33. The computer-implemented method of claim 32, further comprising determining whether the at least one unlabeled song is being selected for a first round of labeling.
34. The computer-implemented method of claim 31, further comprising selecting as the at least one unlabeled song based upon the training of the support vector machine.
35. The computer-implemented method of claim 31, further comprising playing the classified song.
36. The computer-implemented method of claim 31, wherein receiving the label selection comprises receiving the label selection as part of the at least one unlabeled song being skipped.
37. The computer-implemented method of claim 31, further comprising classifying the song based upon Mel Frequency Cepstral Coefficient statistics.
38. A computer system for organizing a collection of songs, comprising:
memory for storing at least one seed song, and the collection of songs; and
a processor that:
receives a selection of the at least one seed song;
receives a label selection for the at least one unlabeled song in the collection of songs;
trains a support vector machine based at least in part on the at least one seed song and the label selection;
determines a classification for a first song using the support vector machine; and
outputs the first song to a user in response to a search performed by the user.
39. The system of claim 38, wherein the processor also randomly selects the at least one unlabeled song.
40. The system of claim 39, wherein the processor also determines whether the at least one unlabeled song is being selected for a first round of labeling.
41. The system of claim 38, wherein the processor also selects as the at least one unlabeled song based upon the training of the support vector machine.
42. The system of claim 38, wherein the processor also plays the classified song.
43. The system of claim 38, wherein, in receiving the label selection, the processor also receives the label selection as part of the at least one unlabeled song being skipped.
44. The system of claim 38, wherein the processor also classifies the song based upon Mel Frequency Cepstral Coefficient statistics.
45. A computer-readable medium containing computer-executable instructions that, when executed by a computer, cause the computer to perform a method for organizing a collection of songs, the method comprising:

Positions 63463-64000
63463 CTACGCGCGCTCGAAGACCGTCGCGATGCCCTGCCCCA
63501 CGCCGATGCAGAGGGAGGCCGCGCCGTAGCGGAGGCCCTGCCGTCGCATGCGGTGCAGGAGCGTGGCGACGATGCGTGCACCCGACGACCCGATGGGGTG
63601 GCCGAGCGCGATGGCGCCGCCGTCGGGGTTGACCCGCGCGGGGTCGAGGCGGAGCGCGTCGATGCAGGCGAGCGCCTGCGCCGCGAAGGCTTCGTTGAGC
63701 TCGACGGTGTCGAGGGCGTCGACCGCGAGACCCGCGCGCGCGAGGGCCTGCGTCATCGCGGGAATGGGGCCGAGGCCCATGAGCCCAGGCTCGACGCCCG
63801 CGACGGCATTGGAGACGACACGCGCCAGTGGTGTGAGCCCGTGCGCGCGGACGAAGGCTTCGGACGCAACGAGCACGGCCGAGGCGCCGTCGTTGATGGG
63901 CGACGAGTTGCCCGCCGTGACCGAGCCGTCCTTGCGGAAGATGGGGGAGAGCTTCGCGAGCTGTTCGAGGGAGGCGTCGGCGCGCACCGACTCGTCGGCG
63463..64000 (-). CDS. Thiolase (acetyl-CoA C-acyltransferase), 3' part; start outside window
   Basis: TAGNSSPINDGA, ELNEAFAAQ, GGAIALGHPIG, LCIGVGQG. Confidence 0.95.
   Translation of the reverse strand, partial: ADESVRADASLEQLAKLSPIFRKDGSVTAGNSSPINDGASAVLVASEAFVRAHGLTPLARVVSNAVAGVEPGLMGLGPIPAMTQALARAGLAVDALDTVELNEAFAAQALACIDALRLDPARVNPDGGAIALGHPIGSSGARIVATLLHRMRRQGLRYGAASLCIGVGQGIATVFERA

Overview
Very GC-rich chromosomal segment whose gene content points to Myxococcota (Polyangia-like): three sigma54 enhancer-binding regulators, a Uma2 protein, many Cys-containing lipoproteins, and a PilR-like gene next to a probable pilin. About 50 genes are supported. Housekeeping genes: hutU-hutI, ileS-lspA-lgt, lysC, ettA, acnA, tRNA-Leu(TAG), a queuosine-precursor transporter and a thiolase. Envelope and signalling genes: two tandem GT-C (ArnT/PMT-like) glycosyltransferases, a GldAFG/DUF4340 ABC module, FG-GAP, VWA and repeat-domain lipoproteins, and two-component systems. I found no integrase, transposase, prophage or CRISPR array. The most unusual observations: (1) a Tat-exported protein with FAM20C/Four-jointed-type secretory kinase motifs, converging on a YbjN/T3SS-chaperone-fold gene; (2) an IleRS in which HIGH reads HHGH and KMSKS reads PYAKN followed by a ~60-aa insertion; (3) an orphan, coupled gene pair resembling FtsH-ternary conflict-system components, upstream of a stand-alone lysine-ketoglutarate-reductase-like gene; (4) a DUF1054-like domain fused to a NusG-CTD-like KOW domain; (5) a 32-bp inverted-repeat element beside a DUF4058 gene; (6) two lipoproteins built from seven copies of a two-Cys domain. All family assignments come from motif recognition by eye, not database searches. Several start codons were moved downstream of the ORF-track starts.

receiving by a processor a selection of at least one seed song;
storing by the processor the selection of at least one seed song to a memory;
receiving by the processor a label selection for at least one unlabeled song in the collection of songs;
training by the processor a support vector machine to based at least in part on the at least one seed song and the label selection;
classifying by the processor a first song in the collection of songs using the support vector machine; and
outputting by the processor the first song to a user in response to a search performed by the user.
46. The computer-readable medium of claim 45, wherein the method further comprises randomly selecting the at least one unlabeled song.
47. The computer-readable medium of claim 46, wherein the method further comprises determining whether the at least one unlabeled song is being selected for a first round of labeling.
48. The computer-readable medium of claim 45, wherein the method further comprises selecting as the at least one unlabeled song based upon the training of the support vector machine.
49. The computer-readable medium of claim 45, wherein the method further comprises playing the classified song.
50. The computer-readable medium of claim 45, wherein receiving the label selection in the method further comprises receiving the label selection as part of the at least one unlabeled song being skipped.
51. The computer-readable medium of claim 45, wherein the method further comprises classifying the song based upon Mel Frequency Cepstral Coefficient statistics.
Description
CROSS-REFERENCE TO RELATED APPLICATION

This application claims the benefit under 35 U.S.C. § 119(e) of U.S. Provisional Patent Application No. 60/708,664 filed Aug. 16, 2005, which is hereby incorporated by reference herein in its entirety.